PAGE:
When Life Gets in the Way: the Smart Athlete’s Guide to Switch Your Training Sessions

Don’t you hate it when life gets in the way of your training?

Me too!

A late meeting at work, parent/teacher nights, getting stuck in traffic, your partner getting home late etc – whatever it is, your commitments can make it difficult, and sometimes impossible, to do your training.

It’s a bummer especially when you love your training and it gives you space and time to think and escape from the rat race – if only for an hour.

So whether you have a customised training program written by a coach or a generic program downloaded from the inter web, there’ll no doubt come a day when you need to move your training sessions to fit around your life.

But that’s ok!

If it doesn’t work for your lifestyle, it doesn’t matter how good the program is.

The Smart Athlete's Guide to Switching Your Training Sessions

The secret is to be smart about how you swap your training sessions around.

Your program is structured in a way for specific reasons. So if you swap the sessions around, you need to do it strategically.

As I often say to clients “there is always method to my madness!”.

Here’s the secret to it ~

Don’t swap your sports; swap your sessions

And I’m not referring to the sport – like swapping your quality (hard) run for an easy run.

Or your hill repeats on the bike for an easy recovery coffee ride.

Swap apples for apples

Each type of session – whether it’s a speed, endurance or strength session – place different demands on your body.

How long it takes your body to recover from each session varies too.

This is why, for example, you’ll never have 2 speed sessions on subsequent days (at least on my watch!).

A session designed to improve your power (such as plyometrics, box jumps or big gear sprints) can take up to 48 hours to recover from.

A punishing, lung busting and nausea-inducing anaerobic endurance session (like a Vo2 max session where you’re working at 92-100% of your max heart rate) can take up to 72 hours to recover from – that’s 3 days!

So the quality of any similar session you do within that time frame will be compromised.

If you aren’t smart about swapping sessions, you can end up doing 2 strength sessions on the subsequent days – or even the same day!

When that happens, the quality of the 2nd session will be lessened. You won’t be able to put in your best effort nor make the most of the session.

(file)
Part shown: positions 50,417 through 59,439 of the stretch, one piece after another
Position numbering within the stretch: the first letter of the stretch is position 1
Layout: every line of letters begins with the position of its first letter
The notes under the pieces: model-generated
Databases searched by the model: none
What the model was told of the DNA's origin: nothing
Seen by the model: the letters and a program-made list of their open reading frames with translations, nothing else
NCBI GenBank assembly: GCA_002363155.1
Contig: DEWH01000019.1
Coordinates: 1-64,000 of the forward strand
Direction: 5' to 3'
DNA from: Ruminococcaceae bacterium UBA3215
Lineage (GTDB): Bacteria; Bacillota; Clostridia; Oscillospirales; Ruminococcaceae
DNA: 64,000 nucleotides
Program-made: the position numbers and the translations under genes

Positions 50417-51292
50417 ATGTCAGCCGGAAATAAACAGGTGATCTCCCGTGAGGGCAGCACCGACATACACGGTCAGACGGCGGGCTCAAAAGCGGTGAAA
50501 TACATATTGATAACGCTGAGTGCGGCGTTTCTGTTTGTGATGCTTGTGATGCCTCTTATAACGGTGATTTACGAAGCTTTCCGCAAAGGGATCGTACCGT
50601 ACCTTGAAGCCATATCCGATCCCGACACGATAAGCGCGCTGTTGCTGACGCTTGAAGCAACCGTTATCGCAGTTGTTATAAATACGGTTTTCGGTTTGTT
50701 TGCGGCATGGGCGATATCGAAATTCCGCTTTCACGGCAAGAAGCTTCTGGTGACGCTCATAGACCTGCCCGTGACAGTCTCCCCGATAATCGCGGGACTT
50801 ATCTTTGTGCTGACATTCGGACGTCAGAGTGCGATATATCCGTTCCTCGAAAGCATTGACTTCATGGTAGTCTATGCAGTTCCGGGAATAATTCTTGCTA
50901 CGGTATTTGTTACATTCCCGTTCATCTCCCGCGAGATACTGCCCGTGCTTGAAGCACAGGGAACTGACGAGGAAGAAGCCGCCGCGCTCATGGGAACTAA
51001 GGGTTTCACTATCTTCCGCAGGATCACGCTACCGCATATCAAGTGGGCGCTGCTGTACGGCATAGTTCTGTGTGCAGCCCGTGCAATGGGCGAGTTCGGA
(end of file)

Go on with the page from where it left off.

We’ve all done those sessions where no matter how hard you try, you just can’t make your legs go as fast as they normally do.

And this is where you’ll find ‘junk miles’ in your training diary.

So swap apples for apples.

Swap a run with hill repeats (a strength session) for hill repeats or strength intervals on the bike.

Swap your time trial efforts in the pool for time trial style efforts on the bike.

Giant jigsaw puzzle

Your training program is a giant jigsaw puzzle; every piece (session) is part of the bigger picture (your program).

And the pieces need to be put together in a specific order otherwise they it won’t work (as well as you want it to).

Of course if you have a chance to chat to your coach about how to swap your training sessions, that should always be the first step.

But if you’ve realised you need to make the switch at the last minute, then ‘swapping apples for apples’ is a good place to start.

Of course, like any guideline there are always exceptions.

Always listen to your body and swap a hard session for an easy one if you aren’t physically up for the challenge presented by a session on your program.

Occasionally swapping apples (hard run) for oranges (easy swim) might be necessary because of injury or for your mental health.

But if you adopt the “swapping apples for apples” mindset, more often than not you’ll get the balance right without compromising the quality of your later sessions.

Not sure about which category each of your training sessions fits into?

Don’t rely on your training buddies for training advice; talk to your coach (that’s what you pay them for) or ask one.

And if you find yourself having to switch sessions around constantly, talk to your coach. It’s a red flag that your program doesn’t quite fit your life and it may need a revision.

So it’s time to ‘fess up – how often do you swap session because (a) life truly got in the way or (b) because you didn’t feel like doing the session on your program? Leave a comment below and let me know! 🙂